putting out an” underground newspaper” and a television sit-com about
terrorism to be called The Three Stooges. Both ideas were scotched. How
much the US Government has spent on its covert news operation no one
will say, but it has been reported that until the recent disclosures
newspapers in Iraq were typically paid between $1,000 to $2,.000 to run
articles, and journalists were paid between $400 and $500 a month to
write or place pro-American articles in their papers or magazines. It
supposedly had at least 300 Iraqi journalists on its “payroll”

Another
big debate here over sources for news stories. This time it’s the
growing number of web sites that are being used to obtain information.
Often without proper identification. Too many reporters today, instead
of using shoe leather, it’s claimed limit their reporting and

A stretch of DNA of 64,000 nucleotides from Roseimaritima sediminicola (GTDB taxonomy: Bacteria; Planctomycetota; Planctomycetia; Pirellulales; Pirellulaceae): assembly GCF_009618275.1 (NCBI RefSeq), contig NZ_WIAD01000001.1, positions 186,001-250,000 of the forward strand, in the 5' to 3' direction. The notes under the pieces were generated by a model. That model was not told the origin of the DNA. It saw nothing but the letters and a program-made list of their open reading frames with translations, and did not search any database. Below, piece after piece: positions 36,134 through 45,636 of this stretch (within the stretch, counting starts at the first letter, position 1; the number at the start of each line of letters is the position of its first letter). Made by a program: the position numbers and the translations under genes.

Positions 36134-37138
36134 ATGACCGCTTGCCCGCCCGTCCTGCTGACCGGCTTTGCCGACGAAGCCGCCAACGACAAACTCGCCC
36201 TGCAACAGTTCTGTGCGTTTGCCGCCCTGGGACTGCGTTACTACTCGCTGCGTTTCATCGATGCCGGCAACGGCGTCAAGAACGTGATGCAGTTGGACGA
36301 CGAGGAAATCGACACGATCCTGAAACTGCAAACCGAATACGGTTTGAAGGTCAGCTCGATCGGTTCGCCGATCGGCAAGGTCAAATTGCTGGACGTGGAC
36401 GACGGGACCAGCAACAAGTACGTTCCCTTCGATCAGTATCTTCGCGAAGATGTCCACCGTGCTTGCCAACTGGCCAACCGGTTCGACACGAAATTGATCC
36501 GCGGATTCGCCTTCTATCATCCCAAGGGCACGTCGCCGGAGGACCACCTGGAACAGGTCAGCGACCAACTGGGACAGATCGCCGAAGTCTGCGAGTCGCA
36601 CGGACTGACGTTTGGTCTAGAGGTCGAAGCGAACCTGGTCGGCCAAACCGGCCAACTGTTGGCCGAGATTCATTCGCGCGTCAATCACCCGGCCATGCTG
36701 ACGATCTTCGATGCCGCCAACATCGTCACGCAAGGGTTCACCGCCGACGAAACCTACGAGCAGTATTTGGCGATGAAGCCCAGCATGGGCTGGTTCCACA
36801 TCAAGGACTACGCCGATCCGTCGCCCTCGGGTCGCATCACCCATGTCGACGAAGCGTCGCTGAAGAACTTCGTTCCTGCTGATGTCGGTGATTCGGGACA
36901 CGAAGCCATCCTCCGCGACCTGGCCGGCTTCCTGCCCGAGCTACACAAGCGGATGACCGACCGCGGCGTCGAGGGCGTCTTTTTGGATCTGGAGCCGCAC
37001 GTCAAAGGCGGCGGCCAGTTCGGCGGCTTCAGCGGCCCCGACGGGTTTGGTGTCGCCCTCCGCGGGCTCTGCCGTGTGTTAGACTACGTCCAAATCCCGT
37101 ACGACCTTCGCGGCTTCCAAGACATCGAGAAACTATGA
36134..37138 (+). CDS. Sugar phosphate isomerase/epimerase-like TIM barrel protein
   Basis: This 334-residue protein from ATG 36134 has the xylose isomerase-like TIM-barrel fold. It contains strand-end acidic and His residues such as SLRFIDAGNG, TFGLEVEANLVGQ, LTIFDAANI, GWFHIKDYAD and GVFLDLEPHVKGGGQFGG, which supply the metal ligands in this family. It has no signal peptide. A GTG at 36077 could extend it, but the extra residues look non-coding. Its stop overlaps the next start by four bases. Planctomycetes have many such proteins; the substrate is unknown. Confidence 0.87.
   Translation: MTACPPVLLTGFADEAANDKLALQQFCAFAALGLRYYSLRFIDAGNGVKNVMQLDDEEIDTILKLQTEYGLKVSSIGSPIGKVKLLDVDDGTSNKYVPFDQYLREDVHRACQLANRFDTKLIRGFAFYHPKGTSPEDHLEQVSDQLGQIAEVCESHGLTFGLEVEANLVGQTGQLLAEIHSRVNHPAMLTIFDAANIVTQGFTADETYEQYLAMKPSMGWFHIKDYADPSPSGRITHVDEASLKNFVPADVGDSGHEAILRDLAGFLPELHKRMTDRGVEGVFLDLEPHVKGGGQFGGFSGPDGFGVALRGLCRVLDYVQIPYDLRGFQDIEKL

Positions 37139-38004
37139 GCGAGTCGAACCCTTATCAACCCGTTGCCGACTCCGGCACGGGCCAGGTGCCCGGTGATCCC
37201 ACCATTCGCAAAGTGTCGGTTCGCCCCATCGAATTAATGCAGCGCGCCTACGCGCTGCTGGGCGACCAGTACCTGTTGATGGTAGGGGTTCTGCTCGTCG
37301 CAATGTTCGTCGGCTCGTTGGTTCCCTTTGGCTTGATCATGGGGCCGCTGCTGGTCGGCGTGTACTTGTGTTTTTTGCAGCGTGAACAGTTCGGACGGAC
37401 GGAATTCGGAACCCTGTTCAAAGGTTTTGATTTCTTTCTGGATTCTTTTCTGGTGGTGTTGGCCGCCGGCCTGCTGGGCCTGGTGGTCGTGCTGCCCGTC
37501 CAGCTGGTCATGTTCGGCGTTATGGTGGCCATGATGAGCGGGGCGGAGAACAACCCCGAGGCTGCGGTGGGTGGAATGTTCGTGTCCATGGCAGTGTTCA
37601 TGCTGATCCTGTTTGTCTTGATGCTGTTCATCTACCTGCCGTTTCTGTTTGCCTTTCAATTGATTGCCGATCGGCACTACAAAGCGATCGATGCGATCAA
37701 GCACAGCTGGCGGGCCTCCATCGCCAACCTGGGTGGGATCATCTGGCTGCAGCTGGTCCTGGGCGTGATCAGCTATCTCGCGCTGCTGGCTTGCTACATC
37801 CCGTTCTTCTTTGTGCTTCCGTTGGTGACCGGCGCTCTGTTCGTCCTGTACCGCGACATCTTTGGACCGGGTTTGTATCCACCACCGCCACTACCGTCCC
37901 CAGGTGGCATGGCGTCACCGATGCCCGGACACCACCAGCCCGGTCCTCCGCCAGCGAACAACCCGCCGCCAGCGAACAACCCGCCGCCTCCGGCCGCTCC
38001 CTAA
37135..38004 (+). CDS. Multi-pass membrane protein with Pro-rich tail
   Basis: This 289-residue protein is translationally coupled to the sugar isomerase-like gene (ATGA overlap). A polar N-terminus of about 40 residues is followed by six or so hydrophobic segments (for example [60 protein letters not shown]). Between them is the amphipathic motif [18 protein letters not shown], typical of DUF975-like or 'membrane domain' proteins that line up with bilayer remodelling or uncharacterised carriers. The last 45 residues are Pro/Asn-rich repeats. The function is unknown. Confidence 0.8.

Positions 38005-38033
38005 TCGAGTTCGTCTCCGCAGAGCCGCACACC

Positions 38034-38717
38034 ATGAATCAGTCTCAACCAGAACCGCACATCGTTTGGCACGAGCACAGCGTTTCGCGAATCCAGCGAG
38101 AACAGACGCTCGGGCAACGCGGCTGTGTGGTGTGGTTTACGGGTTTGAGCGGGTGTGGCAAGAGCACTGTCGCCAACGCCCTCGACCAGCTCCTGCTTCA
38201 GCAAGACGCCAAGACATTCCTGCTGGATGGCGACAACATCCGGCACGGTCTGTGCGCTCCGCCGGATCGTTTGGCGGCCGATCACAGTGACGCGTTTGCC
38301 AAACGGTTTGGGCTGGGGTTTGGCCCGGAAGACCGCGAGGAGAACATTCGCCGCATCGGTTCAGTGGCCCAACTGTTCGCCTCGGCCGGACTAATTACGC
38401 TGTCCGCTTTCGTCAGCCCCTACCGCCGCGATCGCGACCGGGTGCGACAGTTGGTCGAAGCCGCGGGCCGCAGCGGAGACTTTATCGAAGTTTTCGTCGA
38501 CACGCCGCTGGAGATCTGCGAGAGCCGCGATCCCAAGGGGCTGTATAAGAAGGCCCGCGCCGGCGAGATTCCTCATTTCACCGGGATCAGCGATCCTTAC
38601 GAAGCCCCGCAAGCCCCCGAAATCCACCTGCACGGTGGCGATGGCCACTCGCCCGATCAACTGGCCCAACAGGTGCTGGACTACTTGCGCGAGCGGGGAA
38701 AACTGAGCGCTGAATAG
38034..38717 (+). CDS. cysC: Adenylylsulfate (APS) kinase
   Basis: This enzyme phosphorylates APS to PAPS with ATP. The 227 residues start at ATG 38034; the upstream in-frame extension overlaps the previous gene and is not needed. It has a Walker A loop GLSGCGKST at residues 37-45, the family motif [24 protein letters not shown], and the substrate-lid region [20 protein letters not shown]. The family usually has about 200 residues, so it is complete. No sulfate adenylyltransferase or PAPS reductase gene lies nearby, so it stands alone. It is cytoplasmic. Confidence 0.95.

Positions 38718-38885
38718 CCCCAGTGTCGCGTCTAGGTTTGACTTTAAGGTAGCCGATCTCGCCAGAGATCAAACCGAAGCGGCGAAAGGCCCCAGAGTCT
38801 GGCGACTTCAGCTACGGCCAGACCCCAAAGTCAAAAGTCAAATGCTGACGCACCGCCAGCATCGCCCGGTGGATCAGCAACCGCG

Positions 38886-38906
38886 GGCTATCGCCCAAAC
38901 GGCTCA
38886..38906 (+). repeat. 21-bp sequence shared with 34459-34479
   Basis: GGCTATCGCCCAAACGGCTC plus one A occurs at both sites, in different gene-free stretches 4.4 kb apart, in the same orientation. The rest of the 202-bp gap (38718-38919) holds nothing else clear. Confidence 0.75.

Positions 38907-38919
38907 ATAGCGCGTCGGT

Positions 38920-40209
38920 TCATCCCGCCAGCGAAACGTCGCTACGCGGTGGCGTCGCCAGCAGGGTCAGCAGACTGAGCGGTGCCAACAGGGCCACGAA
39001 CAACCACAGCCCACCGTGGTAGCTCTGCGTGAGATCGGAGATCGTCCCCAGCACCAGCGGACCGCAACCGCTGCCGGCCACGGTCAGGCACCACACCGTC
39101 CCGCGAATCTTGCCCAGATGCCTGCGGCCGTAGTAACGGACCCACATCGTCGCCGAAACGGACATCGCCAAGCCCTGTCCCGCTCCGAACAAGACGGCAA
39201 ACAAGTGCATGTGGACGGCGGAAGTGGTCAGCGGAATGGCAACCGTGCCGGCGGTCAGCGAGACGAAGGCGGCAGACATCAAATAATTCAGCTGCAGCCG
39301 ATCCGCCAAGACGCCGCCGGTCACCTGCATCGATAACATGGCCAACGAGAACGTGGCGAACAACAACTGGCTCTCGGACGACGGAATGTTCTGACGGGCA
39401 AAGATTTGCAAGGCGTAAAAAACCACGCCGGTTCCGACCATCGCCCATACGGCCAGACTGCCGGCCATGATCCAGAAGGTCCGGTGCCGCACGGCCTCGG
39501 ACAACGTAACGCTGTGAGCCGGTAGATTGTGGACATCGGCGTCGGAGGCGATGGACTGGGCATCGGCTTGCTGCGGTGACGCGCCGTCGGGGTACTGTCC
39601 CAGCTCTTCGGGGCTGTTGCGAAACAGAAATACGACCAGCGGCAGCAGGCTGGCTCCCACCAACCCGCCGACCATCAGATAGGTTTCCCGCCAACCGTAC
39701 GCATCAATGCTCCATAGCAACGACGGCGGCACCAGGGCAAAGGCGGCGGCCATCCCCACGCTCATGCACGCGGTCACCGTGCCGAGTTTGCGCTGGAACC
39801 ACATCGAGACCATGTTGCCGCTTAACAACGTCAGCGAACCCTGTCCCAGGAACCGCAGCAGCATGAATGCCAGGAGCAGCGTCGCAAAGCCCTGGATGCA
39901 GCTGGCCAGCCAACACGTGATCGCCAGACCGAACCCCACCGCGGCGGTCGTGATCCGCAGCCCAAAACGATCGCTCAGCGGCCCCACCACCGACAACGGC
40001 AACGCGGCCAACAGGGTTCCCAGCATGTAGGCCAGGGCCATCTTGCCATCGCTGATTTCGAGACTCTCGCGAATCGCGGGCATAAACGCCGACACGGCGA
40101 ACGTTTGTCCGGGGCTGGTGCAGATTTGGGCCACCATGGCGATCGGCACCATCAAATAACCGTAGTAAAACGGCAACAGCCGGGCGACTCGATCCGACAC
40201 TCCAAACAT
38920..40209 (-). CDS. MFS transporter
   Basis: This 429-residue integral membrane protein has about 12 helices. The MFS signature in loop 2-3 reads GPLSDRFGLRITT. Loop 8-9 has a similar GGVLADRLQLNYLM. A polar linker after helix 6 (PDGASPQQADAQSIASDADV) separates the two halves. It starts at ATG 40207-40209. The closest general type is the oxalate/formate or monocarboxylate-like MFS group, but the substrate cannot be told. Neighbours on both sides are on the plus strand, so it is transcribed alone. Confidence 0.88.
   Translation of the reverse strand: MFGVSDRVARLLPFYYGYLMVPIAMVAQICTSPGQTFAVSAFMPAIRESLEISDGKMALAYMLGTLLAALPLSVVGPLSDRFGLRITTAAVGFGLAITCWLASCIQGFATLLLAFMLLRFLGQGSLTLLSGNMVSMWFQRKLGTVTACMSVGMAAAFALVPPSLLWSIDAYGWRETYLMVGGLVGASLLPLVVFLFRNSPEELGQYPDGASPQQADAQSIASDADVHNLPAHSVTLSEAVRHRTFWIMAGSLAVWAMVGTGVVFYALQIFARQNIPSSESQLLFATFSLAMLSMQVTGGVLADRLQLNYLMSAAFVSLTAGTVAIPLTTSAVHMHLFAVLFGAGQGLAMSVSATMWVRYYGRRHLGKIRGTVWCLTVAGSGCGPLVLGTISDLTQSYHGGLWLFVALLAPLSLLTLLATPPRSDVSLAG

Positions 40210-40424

interviewing to a computer. The big question: How many people
interviewed on a website can be trusted – or tell the truth. Reporters
who interview people face to face, or even over a telephone, have
usually an idea whether a person is lying or fudging the truth. A halt
in the conversation, hesitation over answering a question can be
revealing. But that doesn’t happen when the Q and A is done by e-mail.
E-mail gives someone being interviewed the opportunity to prevaricate
or deceive. Also who really knows who is answering the e-mail? The
chairman of the company, a secretary, a clerk – or maybe a janitor who
happens to be cleaning the office and knows how to use a computer?. It
encourages lazy reporting, some editors say. One suggestion, which some
papers are adopting, is to say in a story that an interview was
conducted by e-mail. There is however a positive side: it’s hard with
an e-mail to claim afterwards that a reporter got it wrong or his notes
were inaccurate. Nevertheless as Jeanine Guttman, editor of the
Portland Press Herald, often tells her reporters: “:Get out of the
office. Be a journalist. Not a stenographer”

Why are
journalists in America held in such low esteem these days? Why is the
media no longer trusted? No its not Jayson Blair, the NY Times man who
plagiarized many of his stories and created a scandal that cost the
Times’ editor his job. Nor journalists like Judy Miller who refuse to